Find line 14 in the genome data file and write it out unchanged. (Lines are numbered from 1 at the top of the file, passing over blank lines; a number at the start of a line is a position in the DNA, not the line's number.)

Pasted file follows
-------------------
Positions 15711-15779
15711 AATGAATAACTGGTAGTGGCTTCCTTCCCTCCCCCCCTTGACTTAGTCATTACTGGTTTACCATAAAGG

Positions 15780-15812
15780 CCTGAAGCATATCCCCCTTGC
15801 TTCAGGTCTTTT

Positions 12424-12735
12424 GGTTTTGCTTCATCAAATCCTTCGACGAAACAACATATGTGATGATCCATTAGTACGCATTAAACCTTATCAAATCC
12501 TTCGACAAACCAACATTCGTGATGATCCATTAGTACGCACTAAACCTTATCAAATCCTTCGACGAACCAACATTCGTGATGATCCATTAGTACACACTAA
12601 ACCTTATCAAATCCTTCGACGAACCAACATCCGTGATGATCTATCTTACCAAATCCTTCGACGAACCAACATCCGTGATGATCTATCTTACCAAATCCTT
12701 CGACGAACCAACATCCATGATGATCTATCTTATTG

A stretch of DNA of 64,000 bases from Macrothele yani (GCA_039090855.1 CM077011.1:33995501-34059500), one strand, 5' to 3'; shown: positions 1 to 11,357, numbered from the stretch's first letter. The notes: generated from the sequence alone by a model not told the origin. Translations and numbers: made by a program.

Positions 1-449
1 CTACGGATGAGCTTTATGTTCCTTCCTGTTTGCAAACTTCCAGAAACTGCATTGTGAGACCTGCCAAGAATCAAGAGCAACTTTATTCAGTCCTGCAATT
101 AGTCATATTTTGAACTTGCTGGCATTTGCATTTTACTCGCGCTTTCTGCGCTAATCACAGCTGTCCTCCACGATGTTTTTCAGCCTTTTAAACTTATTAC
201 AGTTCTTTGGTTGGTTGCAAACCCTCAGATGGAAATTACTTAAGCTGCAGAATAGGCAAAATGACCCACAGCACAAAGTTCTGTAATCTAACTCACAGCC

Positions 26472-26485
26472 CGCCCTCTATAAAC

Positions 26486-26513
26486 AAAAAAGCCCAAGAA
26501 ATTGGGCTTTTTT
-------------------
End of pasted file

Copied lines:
101 AGTCATATTTTGAACTTGCTGGCATTTGCATTTTACTCGCGCTTTCTGCGCTAATCACAGCTGTCCTCCACGATGTTTTTCAGCCTTTTAAACTTATTAC